A recent survey by Tide has found that almost 40 per cent of the workforce in the UK say they have experienced burnout at work in the past 12 months.
The impact of the pandemic, working from home and the stresses and strains of an unstable economy are thought to be large contributing factors.
It is thought that some the side effects of burnout can be damaging to the individual.
Psychologist Lee Chambers says that the feeling of being burned out can lead to stress, fatigue and perhaps more seriously, high blood pressure.
“Burnout can manifest itself in different forms, and certain occupations can increase your potential chance of being burnt out. It’s a very individual condition, with people presenting very differently,” says Chambers.
“Those at higher risk of burnout are in positions that involve seeing trauma, having to detach from emotive work, have long hours, and that are regularly judged and assessed.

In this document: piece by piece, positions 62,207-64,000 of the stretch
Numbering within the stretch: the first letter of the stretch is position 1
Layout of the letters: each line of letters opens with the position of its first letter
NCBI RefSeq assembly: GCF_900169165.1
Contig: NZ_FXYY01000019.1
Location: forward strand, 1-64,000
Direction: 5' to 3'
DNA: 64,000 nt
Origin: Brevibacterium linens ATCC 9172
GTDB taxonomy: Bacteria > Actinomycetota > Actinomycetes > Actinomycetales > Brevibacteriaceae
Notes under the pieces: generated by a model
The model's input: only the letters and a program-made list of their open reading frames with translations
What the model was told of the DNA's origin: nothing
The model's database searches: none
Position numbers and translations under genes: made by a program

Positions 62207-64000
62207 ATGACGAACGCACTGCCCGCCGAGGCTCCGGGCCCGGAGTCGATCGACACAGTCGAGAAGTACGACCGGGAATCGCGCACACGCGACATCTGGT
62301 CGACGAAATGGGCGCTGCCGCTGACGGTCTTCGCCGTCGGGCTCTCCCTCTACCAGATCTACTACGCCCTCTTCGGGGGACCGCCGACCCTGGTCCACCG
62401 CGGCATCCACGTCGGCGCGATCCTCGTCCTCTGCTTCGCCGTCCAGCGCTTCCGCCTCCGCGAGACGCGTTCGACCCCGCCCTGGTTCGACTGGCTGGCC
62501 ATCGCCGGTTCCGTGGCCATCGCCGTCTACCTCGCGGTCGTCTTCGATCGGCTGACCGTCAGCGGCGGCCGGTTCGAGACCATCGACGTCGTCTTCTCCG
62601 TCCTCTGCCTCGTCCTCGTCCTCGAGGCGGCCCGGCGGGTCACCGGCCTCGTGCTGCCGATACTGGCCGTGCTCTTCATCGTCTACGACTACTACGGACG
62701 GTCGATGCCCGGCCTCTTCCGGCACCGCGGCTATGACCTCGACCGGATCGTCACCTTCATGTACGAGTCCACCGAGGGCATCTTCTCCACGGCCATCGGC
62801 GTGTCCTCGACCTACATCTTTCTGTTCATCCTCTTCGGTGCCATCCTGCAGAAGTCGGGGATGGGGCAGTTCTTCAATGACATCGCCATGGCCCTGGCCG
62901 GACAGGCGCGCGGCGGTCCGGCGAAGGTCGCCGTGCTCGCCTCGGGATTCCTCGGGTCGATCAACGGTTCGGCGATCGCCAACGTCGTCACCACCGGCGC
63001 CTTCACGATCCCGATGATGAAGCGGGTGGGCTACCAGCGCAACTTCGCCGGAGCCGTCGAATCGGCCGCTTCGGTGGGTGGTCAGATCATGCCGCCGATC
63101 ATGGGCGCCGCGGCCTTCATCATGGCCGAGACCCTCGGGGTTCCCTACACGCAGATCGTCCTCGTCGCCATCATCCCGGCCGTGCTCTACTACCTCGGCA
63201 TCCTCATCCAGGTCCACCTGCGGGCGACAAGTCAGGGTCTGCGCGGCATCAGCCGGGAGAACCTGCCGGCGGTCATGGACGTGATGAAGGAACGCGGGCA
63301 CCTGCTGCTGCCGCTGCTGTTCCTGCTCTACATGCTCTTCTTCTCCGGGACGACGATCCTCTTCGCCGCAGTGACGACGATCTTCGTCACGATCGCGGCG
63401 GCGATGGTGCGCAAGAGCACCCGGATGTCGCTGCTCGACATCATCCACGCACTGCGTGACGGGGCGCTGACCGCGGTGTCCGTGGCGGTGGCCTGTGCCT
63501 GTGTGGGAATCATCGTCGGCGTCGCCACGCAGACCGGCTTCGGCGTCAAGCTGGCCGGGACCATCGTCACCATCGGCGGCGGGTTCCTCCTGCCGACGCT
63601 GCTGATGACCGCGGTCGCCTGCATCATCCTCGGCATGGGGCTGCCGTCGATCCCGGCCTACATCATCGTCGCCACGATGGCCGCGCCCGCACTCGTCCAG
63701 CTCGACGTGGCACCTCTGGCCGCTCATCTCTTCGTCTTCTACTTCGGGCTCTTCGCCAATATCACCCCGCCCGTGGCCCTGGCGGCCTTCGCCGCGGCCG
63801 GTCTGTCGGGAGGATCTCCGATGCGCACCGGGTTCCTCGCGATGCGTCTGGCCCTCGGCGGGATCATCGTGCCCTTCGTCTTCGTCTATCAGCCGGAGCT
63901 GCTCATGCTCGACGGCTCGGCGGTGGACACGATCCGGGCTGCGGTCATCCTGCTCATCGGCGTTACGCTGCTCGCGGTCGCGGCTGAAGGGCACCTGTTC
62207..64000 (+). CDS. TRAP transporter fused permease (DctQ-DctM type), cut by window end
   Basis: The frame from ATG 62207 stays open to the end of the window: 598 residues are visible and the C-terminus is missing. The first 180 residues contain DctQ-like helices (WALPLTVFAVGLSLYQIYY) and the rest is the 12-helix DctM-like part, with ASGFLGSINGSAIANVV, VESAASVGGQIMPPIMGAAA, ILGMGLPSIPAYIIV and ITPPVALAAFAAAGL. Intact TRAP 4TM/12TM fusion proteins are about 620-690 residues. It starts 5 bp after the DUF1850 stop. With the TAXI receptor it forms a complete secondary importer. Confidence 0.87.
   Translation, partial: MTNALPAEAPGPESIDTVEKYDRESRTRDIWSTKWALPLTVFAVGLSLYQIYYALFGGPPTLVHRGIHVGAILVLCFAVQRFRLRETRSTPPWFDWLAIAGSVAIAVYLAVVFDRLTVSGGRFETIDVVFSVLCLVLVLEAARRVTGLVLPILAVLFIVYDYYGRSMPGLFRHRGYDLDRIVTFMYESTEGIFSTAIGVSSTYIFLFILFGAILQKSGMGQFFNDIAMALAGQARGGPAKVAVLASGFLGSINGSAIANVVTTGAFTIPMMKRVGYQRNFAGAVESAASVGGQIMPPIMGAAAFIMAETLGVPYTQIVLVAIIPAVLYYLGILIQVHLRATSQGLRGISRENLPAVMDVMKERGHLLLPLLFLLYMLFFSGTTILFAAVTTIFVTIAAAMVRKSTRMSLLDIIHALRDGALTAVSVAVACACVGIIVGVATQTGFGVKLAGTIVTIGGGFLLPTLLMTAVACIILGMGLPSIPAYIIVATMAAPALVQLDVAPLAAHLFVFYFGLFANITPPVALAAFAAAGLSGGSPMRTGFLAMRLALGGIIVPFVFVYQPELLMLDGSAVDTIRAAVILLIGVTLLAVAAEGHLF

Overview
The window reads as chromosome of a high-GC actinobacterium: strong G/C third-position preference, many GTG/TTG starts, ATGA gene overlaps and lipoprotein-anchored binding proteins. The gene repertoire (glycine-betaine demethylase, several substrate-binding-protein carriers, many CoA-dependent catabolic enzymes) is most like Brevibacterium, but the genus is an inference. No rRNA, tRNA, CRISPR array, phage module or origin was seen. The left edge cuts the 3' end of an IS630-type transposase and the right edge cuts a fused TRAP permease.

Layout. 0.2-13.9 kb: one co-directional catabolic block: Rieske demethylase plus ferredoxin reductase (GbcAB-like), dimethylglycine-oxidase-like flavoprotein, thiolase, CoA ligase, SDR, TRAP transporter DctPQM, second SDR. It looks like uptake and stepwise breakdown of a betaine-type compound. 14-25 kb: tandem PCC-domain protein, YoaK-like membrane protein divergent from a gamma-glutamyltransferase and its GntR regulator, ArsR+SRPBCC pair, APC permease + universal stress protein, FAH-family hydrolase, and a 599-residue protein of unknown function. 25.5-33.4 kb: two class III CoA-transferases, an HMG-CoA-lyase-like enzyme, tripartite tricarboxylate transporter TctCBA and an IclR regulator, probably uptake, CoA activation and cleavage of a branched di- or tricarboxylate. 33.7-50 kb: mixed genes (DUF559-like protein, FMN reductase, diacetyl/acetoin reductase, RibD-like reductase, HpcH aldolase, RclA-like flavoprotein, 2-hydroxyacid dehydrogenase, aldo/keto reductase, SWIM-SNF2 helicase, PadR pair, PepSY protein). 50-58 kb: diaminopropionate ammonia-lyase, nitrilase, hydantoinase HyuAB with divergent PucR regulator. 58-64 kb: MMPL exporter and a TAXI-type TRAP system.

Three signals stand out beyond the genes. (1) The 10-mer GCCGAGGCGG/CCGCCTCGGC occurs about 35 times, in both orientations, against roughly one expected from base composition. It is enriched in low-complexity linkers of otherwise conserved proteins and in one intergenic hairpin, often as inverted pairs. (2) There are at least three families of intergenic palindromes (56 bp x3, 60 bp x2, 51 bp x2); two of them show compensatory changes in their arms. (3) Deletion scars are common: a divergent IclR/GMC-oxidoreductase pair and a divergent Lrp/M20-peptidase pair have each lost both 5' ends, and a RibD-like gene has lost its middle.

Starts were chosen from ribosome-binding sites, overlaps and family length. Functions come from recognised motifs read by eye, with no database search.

Those who work in hospitals and veterinary surgeries, therapists and teachers, social workers and law enforcement are all at a higher risk due to the nature of their jobs.”
In nursing the problems appear to be particularly prevalent. A report was published last month by the Health and Social Care Committee that alleged nursing shortages were contributing to “emergency-level burnout”.
The Committee had been told that prior to the pandemic there were 50,000 NHS nursing vacancies while a quarter of nurses were considering quitting.
Liza Haskell, Chief Administrative Officer at Tide, comments: “Our survey shows how common burnout is in today’s society.
Long hours may seem productive in the moment, but over the long term the side effects of burnout, such as fatigue, reduced performance and lack of motivation, are likely to hinder your progress.”